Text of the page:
They are seeing more involved and satisfied employees who are motivated to serve their customers better, which is leading to a better bottom line.

In the non-fiction best seller, Good To Great, Jim Collins looks at which companies had the best business successes over the long term. In it he talks about the Hedgehog Concept as an understanding of what you can be the best at. One of the three key circles within this major concept is “doing what you are deeply passionate about”…

What? A respected business author talking about passion?

I did a double take. Hardly fluff if Jim Collins can back it up with facts as he did in the research for this book.

In this day and age, technological advances is slowly seeing computers replace some jobs that involve repetitive tasks like factory workers, cashiers, phone operators, clerical workers and farmers.

What does this mean for the future job market? It means that the new areas of growth will require the 3 Cs – creativity, customization and curation (the ability to sort through the massive amounts of data) to help people find the right problem to solve. The latter is one of the two long-standing skills that Daniel Pink says is changing in the new market trends. The other, he points out in his book, To Sell Is Human, is the ability to ask good questions (instead of the traditional method of answering questions) to help customers weave through a sea of overwhelming choices.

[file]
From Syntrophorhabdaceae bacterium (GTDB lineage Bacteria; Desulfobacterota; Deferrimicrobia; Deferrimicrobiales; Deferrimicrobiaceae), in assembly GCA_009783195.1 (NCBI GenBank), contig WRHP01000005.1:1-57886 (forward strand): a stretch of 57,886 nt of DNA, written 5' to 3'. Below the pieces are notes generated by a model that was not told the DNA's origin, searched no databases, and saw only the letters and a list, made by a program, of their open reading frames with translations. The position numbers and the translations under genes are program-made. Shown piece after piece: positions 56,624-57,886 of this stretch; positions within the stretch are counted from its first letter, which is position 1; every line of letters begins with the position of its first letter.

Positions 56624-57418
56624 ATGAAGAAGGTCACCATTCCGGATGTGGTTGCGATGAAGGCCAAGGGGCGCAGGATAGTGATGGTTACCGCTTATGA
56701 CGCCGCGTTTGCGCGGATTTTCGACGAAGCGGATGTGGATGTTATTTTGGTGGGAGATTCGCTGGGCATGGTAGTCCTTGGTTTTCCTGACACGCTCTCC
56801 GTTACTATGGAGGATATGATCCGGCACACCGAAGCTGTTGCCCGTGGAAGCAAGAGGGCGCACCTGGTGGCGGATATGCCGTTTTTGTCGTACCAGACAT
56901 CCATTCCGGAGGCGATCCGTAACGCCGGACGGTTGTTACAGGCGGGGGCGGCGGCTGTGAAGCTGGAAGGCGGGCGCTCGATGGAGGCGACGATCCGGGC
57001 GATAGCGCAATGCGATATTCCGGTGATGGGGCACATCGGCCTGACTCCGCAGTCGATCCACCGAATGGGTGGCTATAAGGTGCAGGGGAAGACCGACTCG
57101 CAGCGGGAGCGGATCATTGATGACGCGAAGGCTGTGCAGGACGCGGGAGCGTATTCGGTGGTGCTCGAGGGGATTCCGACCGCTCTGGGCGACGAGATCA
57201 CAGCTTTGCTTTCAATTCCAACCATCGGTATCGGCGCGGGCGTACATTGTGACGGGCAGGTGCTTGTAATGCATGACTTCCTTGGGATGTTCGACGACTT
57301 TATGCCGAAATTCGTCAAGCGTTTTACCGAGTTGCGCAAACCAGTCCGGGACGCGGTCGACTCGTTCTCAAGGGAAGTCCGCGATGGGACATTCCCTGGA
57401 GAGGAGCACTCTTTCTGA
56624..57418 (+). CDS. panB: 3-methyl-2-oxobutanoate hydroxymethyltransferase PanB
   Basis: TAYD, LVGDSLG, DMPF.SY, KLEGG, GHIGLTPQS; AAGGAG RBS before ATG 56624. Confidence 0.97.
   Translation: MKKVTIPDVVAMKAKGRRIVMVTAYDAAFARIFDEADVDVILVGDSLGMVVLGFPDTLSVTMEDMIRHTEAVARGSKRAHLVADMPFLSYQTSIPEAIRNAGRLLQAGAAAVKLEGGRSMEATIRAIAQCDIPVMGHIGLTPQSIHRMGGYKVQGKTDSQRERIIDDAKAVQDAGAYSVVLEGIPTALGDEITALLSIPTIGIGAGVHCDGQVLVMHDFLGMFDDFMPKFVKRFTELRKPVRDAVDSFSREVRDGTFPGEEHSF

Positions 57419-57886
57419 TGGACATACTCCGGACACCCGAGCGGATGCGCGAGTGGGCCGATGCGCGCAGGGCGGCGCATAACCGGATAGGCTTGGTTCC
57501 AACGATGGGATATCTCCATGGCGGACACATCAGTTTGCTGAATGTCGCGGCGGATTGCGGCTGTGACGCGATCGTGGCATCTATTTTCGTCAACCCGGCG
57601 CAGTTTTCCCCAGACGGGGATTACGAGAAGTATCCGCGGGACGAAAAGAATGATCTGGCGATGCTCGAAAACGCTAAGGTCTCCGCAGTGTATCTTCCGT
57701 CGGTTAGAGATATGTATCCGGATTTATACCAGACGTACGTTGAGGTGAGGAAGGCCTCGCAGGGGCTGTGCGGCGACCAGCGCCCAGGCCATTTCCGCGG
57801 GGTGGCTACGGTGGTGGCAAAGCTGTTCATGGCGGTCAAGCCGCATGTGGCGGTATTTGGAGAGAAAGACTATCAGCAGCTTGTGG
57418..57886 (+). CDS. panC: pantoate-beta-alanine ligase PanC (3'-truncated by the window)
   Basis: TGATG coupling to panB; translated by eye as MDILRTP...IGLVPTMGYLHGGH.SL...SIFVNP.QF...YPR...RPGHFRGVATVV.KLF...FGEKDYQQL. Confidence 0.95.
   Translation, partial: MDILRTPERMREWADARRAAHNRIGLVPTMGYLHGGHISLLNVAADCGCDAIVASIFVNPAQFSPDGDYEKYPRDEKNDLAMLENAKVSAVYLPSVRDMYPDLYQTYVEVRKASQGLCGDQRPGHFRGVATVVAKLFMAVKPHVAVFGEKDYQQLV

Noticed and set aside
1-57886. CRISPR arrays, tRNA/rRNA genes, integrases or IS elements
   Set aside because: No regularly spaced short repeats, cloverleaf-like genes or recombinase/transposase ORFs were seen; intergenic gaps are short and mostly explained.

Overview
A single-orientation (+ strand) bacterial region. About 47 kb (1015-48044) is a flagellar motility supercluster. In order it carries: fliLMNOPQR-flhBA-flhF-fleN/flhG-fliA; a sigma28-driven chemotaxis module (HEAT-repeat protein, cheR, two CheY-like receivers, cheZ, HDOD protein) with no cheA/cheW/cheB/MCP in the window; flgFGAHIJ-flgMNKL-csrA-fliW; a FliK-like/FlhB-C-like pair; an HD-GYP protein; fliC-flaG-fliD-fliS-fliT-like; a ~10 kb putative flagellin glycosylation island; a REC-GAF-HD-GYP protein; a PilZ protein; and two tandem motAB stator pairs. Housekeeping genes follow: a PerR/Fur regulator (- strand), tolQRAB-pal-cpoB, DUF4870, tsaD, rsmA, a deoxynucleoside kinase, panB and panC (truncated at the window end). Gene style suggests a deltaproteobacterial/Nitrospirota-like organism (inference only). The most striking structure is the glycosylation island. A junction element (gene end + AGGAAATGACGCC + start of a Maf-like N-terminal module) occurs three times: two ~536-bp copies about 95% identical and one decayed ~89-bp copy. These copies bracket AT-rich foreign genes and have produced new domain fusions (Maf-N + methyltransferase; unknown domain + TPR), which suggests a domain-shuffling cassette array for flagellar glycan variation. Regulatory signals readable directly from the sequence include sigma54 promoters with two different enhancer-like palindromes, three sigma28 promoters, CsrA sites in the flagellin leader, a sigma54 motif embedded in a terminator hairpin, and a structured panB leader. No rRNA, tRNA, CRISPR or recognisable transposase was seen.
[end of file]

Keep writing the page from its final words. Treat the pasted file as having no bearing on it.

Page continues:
You need not be perfect. Clients like it when you creatively customize your service or product to their needs. However, most clients don’t even know exactly what they need so it would almost impossible to be perfect even if you tried. Secondly, customization is a work in progress, which counters the whole philosophy of perfectionism.

In the old marketplace and still in current work requiring repetitive tasks, focusing on results may have increased the yield. However in the new marketplace, focusing on results can actually hurt your results. Faster is not better. Slowing down and understanding the unique needs of your customer will bring more rewards in the long run. Being creative in customizing a unique solution to your customer’s needs will require that you focus on the process of what you do. And if the process is what you love to do it becomes a win-win proposition. You win because you are doing what you love and your customer wins because you are honing and creatively addressing her unique needs.

A note to all perfectionists – do it the tortoise’s way

Focus on the process. Do what you love. Take time to understand your client’s nuances and unique needs. Sift through the masses amount of information and creatively put together a creative solution and implement it.

Perfectionists will be happier, healthier and paradoxically more productive in the end – In the new marketplace, going slow will often paradoxically speed up results. (But don’t tell the perfectionist this last point – it may get him off his focus on the process and hurt his results.)

I would like to hear what you think about the pressure of trying to be perfect at work and your thoughts about hope in the new marketplace. Please leave your comments below to continue the discussion because I know that this blog post was far from perfect.